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Dance review

Every July for the past eight years, a little dance miracle has occurred at the Leo K. Theatre, and this year is no different. Once again, ARC Dance’s Marie Chong brings together a corps of dancers and choreographers for a diverse evening of visual treats.

That she does so in only 10 weeks is astonishing, given that each summer ARC is composed of a group of “pick up” dancers who have other commitments in other cities most of the year.

This year’s troupe is among the strongest Chong has ever assembled. Hamilton Nieh is back for the third time and dazzles in two solos as well as ensemble works. Victoria Jahn, in her second season with ARC, is a commanding presence with flawless technique and an expansiveness that extends every movement. Newcomers Jenna Nelson and Cameron Auble-Branigan are also standouts, as comfortable in jazzy as in balletic works.

The dances on this year’s program are also among the finest Chong has presented. The program opens with the full-ensemble “The Blue Room” by Jason Ohlberg. Set to Spanish folk tunes, the piece captures the joy of the music through a series of non-narrative vignettes. Throughout the four sections, dancers enter and exit the stage in different groupings from different directions; the result is a series of beautiful, ever-changing patterns that showcase the performers’ elegant, fluid style.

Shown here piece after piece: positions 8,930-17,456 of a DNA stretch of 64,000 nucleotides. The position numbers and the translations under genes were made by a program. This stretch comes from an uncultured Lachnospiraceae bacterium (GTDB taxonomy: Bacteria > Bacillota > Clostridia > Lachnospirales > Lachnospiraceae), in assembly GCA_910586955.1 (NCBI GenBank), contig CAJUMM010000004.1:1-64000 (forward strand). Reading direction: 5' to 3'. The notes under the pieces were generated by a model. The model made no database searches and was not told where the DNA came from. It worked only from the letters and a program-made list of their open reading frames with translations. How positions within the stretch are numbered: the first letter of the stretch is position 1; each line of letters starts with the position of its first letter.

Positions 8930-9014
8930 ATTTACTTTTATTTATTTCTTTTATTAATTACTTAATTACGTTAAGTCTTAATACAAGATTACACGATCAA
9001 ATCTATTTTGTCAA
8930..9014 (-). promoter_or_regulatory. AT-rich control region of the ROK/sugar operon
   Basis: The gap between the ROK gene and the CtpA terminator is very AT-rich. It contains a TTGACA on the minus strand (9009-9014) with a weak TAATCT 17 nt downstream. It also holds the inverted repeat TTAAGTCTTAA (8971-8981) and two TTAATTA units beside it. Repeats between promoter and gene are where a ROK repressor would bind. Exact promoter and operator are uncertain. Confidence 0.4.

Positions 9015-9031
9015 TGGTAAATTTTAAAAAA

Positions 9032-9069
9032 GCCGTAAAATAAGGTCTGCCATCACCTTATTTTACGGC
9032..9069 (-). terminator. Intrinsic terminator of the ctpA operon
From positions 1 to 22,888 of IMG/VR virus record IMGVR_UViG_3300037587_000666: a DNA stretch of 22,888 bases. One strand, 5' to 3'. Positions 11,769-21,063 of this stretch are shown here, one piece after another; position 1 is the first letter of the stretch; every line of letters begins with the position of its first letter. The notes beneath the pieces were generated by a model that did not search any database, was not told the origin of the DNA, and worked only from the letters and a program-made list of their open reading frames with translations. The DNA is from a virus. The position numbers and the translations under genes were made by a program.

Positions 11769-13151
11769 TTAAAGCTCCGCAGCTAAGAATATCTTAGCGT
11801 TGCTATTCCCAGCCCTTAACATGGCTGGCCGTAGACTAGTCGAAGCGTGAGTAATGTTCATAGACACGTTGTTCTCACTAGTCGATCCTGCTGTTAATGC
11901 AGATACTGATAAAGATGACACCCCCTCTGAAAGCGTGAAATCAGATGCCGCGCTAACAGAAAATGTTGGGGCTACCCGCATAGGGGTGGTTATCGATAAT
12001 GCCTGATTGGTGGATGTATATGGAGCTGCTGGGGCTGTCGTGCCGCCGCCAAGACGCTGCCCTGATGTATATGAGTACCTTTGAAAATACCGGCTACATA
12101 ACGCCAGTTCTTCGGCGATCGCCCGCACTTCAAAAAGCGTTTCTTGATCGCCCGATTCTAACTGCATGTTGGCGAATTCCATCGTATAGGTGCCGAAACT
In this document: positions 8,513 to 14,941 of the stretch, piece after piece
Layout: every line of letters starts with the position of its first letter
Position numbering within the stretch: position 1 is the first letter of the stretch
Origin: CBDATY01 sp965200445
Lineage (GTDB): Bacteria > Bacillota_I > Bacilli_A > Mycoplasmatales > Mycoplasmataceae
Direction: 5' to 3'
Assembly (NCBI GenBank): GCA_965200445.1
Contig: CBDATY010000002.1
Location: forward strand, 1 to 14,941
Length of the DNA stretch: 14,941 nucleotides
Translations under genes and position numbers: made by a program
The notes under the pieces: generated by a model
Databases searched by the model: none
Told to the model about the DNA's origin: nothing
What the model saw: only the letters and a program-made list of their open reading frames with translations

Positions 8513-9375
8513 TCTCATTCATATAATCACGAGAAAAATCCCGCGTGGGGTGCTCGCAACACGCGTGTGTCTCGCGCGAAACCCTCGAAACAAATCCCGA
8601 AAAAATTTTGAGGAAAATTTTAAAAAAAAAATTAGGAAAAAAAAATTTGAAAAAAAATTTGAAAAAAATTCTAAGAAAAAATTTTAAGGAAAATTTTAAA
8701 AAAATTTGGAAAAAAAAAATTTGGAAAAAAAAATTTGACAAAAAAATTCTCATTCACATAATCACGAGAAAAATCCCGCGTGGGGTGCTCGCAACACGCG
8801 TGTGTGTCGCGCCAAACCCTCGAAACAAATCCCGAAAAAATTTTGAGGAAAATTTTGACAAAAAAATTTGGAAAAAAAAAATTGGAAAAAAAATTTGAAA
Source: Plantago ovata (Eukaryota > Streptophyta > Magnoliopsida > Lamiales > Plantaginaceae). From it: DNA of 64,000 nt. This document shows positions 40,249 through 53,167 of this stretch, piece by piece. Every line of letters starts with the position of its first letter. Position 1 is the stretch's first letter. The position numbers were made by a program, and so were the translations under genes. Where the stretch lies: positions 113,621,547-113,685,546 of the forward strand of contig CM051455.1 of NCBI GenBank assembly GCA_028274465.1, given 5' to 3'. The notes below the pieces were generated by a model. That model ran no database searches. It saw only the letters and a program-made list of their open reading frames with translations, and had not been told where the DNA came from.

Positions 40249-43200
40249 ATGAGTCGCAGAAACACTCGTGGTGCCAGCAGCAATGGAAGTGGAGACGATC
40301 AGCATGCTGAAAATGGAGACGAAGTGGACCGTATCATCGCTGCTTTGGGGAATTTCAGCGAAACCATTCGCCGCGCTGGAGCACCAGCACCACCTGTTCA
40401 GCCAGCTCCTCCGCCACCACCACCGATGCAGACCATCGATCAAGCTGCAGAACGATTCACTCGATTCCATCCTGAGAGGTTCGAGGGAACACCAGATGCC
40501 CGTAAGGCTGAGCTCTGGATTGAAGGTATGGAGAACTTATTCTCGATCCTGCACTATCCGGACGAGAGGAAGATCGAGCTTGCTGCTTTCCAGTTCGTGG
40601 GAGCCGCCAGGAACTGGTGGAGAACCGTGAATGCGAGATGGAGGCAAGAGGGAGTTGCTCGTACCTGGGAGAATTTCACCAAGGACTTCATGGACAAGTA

Bookending the program is the world premiere of Gérard Théoret’s lovely “Recurring.” Three couples — men in white jeans, open shirts and bare feet; women in flowing white dresses and pointe shoes — waltz through a series of dreamy pas de deux and ensemble dances. This is a world where only beauty and refinement exist, with each couple gracefully exploring its own deep and abiding connection until the groupings change and new couples form.

The other works on the program demonstrate Chong’s eclectic taste and the range of her dancers’ skill. Nieh reprises his tour de force performance from 2010 in Kirk Midtskog’s classical solo “A Short Bourée.” With a brief costume change, he transitions to Chong’s athletic, contemporary “Something Fun,” equally challenging but in a rapid-fire, angular style.

Different too are Mark J. Kane’s “Of Passion You Have Plenty,” a jazzy, visually striking work for five dancers caught in individual spotlights, arms and legs flashing wildly, and Alex Ketley’s push-me, pull-me love duet “Duo.” It seems that ARC’s nine dancers can do anything Chong throws at them, much to our benefit.

Alice Kaderlan is a Seattle-based arts reporter who writes about dance and other subjects.